The primary objective of this study was to assess the effect of teduglutide on gastric emptying of liquids in healthy subjects as gauged by acetaminophen pharmacokinetics (PK), an accepted measure of gastric emptying kinetics [42].


Study design

In this double-blind, single-center, US-based, parallel-group study, 36 healthy domiciled subjects were randomized in a 2:1 ratio to receive subcutaneous teduglutide 4 mg or placebo daily for 10 days (Figure 1).
Figure 1

Study design. SC = subcutaneous.

Subjects were randomized according to a randomization scheme generated by the sponsor or their designee. All doses of study drug for each subject were taken from the kit designated for that subject. Both subjects and investigators were blinded to the identity of the study drug administered; vials containing teduglutide and placebo were identical in appearance.

The RCRC Independent Review Board, LLC, of Austin, TX approved the study protocol and informed consent procedure before study initiation. The study was conducted in accordance with the Declaration of Helsinki, applicable International Conference on Harmonisation Guidelines, and Good Clinical Practices. This study was registered at, identifier NCT01209351.


The study enrolled adults aged 18 to 45 years in good health who provided informed consent for participation. The study was conducted in healthy volunteers to eliminate the confounding effects of gastrointestinal (GI) disease. Key exclusion criteria included history of GI abnormality that could affect GI motility (including small bowel or colonic resection, inflammatory bowel disease, irritable bowel disease, and colon or GI tract cancer), allergy or sensitivity to acetaminophen, history of hepatitis or pancreatitis, evidence of liver inflammation, pregnancy or lactation, and body mass index >30 kg/m2. Prohibited prior and concomitant medications were generally those that may have affected gastric emptying, confounded efficacy or safety measurements, potentially posed a safety concern, or adversely potentiated or antagonized study drug treatment. Subjects were asked to abstain from alcoholic beverages and/or other alcohol-containing products from 48 hours before check-in until the last scheduled evaluation and blood sample collection before discharge on Day 11. Caffeinated beverages were not allowed during the gastric emptying assessments on Days 0 and 10 because caffeine may affect gastric emptying [43]. Hormonal contraceptives were also prohibited based on the potential for interference with acetaminophen metabolism [44].


Teduglutide 4 mg or placebo was administered by daily subcutaneous abdominal injection in a volume of 0.4 mL in the morning on Days 1 through 10. On Day 10, study drug was administered following an overnight fast and 3 hours before administration of a commercially available liquid meal providing 240 kcal and containing 10 g protein, 4 g fat, and 41 g carbohydrate (Boost®, Nestlé Healthcare Nutrition, Florham Park, NJ). To ensure treatment compliance, study medication was administered under the direct supervision of the site investigator.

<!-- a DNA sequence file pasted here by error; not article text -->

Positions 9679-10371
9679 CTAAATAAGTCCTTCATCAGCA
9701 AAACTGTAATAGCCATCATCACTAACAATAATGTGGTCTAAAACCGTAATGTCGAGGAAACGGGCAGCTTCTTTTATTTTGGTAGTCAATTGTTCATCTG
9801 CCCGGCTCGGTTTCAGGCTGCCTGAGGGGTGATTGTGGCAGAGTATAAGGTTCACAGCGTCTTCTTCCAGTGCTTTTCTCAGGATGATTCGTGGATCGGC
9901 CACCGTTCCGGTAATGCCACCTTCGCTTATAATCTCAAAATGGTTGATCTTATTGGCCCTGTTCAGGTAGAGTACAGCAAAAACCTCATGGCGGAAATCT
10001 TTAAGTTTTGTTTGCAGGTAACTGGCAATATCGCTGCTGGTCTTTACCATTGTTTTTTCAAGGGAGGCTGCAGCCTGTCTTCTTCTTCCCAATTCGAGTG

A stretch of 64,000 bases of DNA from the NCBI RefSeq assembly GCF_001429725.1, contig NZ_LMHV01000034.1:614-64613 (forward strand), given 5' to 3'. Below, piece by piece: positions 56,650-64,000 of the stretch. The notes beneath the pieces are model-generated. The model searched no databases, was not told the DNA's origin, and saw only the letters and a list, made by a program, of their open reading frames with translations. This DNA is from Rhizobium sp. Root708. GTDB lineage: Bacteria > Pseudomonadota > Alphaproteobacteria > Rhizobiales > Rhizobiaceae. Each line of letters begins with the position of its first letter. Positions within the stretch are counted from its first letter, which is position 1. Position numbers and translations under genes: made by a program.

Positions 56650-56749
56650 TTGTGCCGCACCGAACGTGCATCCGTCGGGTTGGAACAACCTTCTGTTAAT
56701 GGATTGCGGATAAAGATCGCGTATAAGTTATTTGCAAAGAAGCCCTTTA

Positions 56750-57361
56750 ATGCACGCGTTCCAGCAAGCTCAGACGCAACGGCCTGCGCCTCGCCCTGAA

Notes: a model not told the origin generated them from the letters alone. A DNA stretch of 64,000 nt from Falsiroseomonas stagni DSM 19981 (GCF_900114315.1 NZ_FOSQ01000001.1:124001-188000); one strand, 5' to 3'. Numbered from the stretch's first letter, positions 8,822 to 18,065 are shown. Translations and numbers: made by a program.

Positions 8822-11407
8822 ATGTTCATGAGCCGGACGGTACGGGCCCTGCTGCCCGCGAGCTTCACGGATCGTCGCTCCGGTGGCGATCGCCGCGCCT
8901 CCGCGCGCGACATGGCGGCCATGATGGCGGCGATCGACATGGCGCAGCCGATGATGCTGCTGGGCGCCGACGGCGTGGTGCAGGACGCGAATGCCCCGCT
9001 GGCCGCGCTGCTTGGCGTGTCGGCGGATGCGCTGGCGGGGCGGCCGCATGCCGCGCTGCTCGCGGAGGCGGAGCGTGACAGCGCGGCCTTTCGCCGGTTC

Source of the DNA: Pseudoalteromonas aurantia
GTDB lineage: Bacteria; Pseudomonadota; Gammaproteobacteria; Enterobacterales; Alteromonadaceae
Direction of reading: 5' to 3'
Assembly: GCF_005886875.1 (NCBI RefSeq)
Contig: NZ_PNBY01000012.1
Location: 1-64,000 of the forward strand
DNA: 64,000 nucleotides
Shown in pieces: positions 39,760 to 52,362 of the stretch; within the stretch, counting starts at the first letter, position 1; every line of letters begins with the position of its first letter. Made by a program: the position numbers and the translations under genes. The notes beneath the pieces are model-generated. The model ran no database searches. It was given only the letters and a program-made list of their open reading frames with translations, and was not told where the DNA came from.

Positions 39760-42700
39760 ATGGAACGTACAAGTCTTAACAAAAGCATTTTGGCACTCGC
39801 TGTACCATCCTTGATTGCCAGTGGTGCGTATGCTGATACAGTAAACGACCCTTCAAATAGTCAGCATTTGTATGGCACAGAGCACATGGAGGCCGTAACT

Acetaminophen extra-strength liquid 1000 mg (30 mL) was administered on Days 0 and 10 immediately before a standard Boost meal and 3 hours after teduglutide or placebo on Day 10.


Pharmacodynamics of gastric emptying

The primary study endpoint was a PK analysis of acetaminophen absorption in subjects receiving teduglutide or placebo. Blood levels of acetaminophen were measured at 0, 0.25, 0.5, 0.75, 1, 1.25, 1.5, 2, 3, 3.5, 4, 5, 6, 8, 10, 12, and 14 hours after acetaminophen administration on Days 0 and 10 (Table 1).
Table 1

Day 10 gastric emptying and pharmacokinetic schedule

Example clock time


























Gastric emptying schedule, hours






















Teduglutide administration



Acetaminophen administration




Standard meal*





Boost® meal




*Standard solid meal; dinner could have been given at any time following the last biomarker draw.


Safety assessments included monitoring of adverse events (AEs), clinical laboratory tests, electrocardiogram, physical examination, and vital signs. For each AE recorded, an intensity level (ie, mild, moderate, or severe) was assigned. Mild AEs generally did not interfere with daily activities, required no special treatment, and were usually transient. Moderate AEs impaired daily activities but were usually easily resolved. Severe AEs interrupted daily activities and required vigorous therapeutic intervention. Serious AEs and AEs considered related to study drug were recorded through 30 days after the last study drug dose.

Statistical analysis

The sample size of 36 was based on phase I considerations for hypothesis generation rather than power considerations. The intent-to-treat (ITT) population included all randomized subjects who received at least 1 dose of study medication and had at least 1 PK/pharmacodynamic (PD) measurement. The PK/PD population included all subjects from the respective population who had at least 3 PK measurements. The safety population included all randomized subjects who received at least 1 dose of study drug and who had any follow-up information.

For acetaminophen absorption, PK parameters estimated from plasma concentration (Days 0 and 10) included area under the plasma concentration versus time curve (AUC) from time 0 to the last measurable concentration (AUC0–last) and extrapolated to infinity (AUC0–inf), maximum plasma concentration (Cmax), and time to Cmax (tmax). PK parameters were estimated from the actual time of sampling and were calculated using noncompartmental analysis. Analysis of covariance (ANCOVA) using baseline (Day 0) values and sex as covariates was used to analyze the acetaminophen PK data and calculate differences in gastric emptying of liquids between teduglutide and placebo for AUC and Cmax parameters. A rank-adjusted nonparametric ANCOVA was used for tmax.